“It sheds light on the picture demographically,” Mr. Palelogos said.
Boston is growing, according to recent census data, while its percentage of non-Hispanic white residents is declining from 47% in 2010 to less than 45% now. The city’s black population is also in decline, from around 22% in 2010 to 19% today. There is rapid growth in its Asian and Hispanic communities.
Although Ms. Wu enjoyed a young and dynamic base – elements of the “Markeyverse”, which fueled the surprise re-election of Senator Ed Markey, gathered in a “Wuniverse” – she could encounter headwinds in the general election in New York. because of its positions on housing and development, such as its support for rent control.
It’s a start, in itself, that so much of this race is about politics. Boston’s campaigns have long revolved around ethnic rivalries, first between Anglo-Protestants and Irish Catholics, and then attracting racial minorities as those populations grew.
Boston’s mayors relied so heavily on the participation of ethnic enclaves that they did not need to build a multi-ethnic coalition by presenting a bold vision, as Fiorello La Guardia did in New York, the historian said. Jason Sokol, author of All Eyes Are On Us: Race and Politics from Boston to Brooklyn.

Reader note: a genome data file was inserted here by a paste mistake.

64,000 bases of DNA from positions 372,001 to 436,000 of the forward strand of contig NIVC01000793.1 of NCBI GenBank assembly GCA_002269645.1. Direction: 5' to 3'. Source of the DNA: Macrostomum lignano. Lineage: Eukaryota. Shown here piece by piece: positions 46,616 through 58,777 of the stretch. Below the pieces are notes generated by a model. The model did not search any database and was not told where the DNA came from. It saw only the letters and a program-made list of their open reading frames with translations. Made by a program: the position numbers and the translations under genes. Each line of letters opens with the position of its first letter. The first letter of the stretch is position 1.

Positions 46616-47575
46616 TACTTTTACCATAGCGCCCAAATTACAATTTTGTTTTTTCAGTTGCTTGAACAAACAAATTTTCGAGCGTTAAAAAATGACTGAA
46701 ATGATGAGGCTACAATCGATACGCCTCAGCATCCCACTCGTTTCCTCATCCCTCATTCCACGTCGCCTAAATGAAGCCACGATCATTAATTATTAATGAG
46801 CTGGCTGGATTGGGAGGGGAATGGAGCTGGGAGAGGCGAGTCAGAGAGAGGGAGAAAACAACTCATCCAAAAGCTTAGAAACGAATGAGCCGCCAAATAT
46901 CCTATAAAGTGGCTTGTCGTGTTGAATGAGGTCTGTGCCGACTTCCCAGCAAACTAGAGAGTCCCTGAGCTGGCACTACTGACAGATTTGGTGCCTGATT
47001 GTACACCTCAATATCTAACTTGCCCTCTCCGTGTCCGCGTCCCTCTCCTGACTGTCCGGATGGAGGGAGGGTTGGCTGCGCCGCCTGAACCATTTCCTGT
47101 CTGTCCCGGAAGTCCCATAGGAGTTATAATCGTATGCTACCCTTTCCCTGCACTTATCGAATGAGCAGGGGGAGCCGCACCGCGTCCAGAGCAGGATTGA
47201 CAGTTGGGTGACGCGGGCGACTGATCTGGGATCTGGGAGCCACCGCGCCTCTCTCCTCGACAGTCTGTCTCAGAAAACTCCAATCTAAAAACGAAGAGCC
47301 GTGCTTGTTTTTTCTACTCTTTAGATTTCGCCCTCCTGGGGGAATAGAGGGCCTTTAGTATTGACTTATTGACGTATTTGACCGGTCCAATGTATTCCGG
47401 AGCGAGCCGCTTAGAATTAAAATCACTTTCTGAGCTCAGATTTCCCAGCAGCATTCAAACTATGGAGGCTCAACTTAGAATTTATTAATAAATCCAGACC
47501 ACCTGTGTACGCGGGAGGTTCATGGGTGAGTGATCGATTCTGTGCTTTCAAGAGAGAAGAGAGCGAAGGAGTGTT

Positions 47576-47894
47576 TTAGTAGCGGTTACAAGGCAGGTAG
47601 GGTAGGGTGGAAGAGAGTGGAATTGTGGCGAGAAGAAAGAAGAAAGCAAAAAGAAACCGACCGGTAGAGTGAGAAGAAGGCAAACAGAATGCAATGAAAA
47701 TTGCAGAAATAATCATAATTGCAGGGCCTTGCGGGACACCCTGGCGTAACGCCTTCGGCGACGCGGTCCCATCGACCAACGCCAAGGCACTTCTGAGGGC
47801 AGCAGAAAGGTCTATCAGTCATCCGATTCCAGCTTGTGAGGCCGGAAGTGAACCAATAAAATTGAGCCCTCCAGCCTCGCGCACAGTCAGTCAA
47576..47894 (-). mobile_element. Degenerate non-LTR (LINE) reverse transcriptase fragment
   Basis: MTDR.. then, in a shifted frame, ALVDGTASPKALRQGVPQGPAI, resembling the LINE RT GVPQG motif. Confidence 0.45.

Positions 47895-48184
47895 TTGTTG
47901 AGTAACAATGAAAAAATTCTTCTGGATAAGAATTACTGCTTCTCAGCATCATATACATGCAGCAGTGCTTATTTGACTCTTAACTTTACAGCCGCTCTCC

“They didn’t have to express a vision, and they didn’t end up ruling with a lot of vision,” he said.
Tuesday’s preliminary election results could point the city to very different confrontations for the November general election, including one that will pit Ms. Wu against Ms. Essaibi George, who draws her main support from white neighborhoods.
Ms Clark said she feared the battle between the two black candidates could lead in that direction, closing a rare window of opportunity for the city, whose black population is steadily shrinking with rising housing costs.
“I firmly believe that if Kim doesn’t stay there, we won’t see a black mayor elected in the city of Boston,” she said.